The long search for the missing Malaysia Airlines plane MH370 could finally be coming to an end after debris were found washed up ashore near Augusta.
The Australian government said material had been washed up and experts were working to find out if it was from the missing aircraft, which disappeared over a month ago.
Canberra said: "Western Australia Police have attended a report of material washed ashore 10km east of Augusta and have secured the material.
"The Australian Transport Safety Bureau is examining the photographs of the material to determine whether further physical analysis is required and if there is any relevance to the search of missing flight MH370.
"The ATSB has also provided the photographs to the Malaysian investigation team.
"No further information is available at this time. Any further information will be made available if, and when, it becomes available."
MH370 went missing on 8 March after taking off from Kuala Lumpur at 12:21am local time.
Two hours after take off air traffic control lost contact with the plane. It was last heard 120 nautical miles off the east coast of the Malaysian town of Kota Bharu.
In a series of ever increasingly mysterious turns of events, it emerged the plane had turned south and carried on flying for several hours.
Its whereabouts has remained a mystery, but experts believed it crashed somewhere in the Indian Ocean, off the Australian coast. Ever since, the Australian and Malaysian governments, with help from nations across the globe, have been searching for the flight to find out what happened to it and the passengers on board.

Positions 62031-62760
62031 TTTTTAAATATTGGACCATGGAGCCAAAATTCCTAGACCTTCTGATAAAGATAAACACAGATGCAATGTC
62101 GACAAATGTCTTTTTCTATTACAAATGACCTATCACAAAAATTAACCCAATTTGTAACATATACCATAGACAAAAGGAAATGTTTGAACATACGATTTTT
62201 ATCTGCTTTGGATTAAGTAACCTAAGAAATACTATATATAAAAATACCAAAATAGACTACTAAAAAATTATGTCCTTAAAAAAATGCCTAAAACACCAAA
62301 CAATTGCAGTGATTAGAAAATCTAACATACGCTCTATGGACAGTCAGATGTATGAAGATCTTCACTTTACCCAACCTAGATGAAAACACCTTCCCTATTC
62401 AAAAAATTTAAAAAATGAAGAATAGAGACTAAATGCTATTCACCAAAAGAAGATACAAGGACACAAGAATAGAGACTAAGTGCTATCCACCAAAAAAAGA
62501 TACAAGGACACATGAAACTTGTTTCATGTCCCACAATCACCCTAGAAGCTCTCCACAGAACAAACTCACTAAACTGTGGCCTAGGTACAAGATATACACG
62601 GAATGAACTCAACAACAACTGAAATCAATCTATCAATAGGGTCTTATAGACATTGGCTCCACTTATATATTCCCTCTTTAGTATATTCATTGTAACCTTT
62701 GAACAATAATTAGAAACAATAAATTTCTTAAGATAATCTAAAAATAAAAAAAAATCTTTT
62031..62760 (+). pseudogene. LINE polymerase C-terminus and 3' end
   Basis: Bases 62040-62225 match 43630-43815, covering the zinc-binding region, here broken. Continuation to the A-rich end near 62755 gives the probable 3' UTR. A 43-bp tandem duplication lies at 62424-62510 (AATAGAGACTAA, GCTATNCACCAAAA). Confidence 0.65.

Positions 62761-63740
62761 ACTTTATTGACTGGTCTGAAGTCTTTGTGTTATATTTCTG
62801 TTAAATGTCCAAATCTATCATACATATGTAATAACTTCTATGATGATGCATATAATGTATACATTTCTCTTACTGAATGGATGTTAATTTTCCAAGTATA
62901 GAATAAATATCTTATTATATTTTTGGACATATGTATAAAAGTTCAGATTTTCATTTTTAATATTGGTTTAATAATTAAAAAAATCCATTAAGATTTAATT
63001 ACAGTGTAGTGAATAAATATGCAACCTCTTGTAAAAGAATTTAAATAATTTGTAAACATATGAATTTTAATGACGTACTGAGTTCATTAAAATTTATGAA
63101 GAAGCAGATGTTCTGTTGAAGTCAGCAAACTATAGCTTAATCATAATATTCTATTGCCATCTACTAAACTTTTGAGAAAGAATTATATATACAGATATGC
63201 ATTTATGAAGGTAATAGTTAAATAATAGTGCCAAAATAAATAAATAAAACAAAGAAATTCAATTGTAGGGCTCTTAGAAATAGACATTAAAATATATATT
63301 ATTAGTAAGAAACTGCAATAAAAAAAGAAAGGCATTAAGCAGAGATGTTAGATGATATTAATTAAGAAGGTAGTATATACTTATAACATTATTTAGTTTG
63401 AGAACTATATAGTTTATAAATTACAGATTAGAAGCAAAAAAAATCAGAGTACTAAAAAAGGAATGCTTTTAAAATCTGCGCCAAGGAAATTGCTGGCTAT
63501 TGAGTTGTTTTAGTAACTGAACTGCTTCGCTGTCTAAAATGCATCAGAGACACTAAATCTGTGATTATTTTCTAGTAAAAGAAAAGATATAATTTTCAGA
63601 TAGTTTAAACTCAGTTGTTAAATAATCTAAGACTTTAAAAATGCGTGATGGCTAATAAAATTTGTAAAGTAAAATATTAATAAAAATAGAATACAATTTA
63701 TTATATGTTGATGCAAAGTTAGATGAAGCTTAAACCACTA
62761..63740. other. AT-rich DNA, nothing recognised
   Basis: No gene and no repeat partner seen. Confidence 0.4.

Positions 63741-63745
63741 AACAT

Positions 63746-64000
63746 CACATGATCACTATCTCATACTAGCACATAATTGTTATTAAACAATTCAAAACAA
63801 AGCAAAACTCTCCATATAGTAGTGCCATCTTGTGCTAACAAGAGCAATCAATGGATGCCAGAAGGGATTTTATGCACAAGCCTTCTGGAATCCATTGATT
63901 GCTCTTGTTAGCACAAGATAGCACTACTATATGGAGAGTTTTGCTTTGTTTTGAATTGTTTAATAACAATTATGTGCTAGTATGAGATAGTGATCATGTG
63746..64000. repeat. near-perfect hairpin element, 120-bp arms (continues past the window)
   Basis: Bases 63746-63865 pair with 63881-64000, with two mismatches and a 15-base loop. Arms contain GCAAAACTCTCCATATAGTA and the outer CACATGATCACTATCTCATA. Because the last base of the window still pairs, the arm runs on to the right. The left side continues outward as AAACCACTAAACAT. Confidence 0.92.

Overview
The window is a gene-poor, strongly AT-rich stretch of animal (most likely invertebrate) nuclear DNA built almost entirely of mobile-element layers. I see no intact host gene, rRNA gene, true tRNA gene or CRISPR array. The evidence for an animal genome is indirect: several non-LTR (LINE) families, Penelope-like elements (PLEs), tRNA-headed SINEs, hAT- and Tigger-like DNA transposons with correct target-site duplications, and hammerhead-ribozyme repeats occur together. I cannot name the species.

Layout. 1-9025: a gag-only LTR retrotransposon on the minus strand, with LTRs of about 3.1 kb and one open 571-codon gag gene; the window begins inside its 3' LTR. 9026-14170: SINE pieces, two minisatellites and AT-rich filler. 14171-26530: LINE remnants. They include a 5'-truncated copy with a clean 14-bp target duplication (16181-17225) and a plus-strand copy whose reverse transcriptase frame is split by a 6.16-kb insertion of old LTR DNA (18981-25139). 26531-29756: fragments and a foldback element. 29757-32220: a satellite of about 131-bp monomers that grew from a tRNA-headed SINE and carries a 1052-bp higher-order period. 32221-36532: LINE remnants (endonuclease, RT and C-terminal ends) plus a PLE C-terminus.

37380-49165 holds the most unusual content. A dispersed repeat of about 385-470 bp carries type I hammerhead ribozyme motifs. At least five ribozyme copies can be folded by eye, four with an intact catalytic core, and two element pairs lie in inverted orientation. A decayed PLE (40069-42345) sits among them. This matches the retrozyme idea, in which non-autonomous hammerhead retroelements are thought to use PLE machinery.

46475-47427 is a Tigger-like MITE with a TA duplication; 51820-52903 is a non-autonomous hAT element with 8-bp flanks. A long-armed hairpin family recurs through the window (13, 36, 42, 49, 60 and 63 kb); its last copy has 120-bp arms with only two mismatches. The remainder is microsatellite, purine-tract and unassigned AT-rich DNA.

FLIGHT MH370 FACTBOX
Flight MH370 took off from Kuala Lumpur International Airport en route to Beijing at 00:41 on Saturday 8 March (16:41 GMT Friday).
About 50 minutes later, the aircraft lost contact with air traffic control.
No distress call was made.
On board, there were 12 Malaysian crew members and 227 passengers from 14 countries. That included 153 Chinese and 38 Malaysians.
Two Iranian male passengers, Pouria Nour Mohammad Mahread and Delavar Syed Mohammad Reza, were travelling on fake passports. Neither had any apparent links to terrorist groups.
No debris from the plane has been found in the international search.
Last confirmed communication with Indian Ocean satellite occurred at 08:11am, meaning plane continued to fly for seven hours after radar signal was lost.
At least 25 countries, including China, the US and Singapore, have now joined in the search for the missing plane.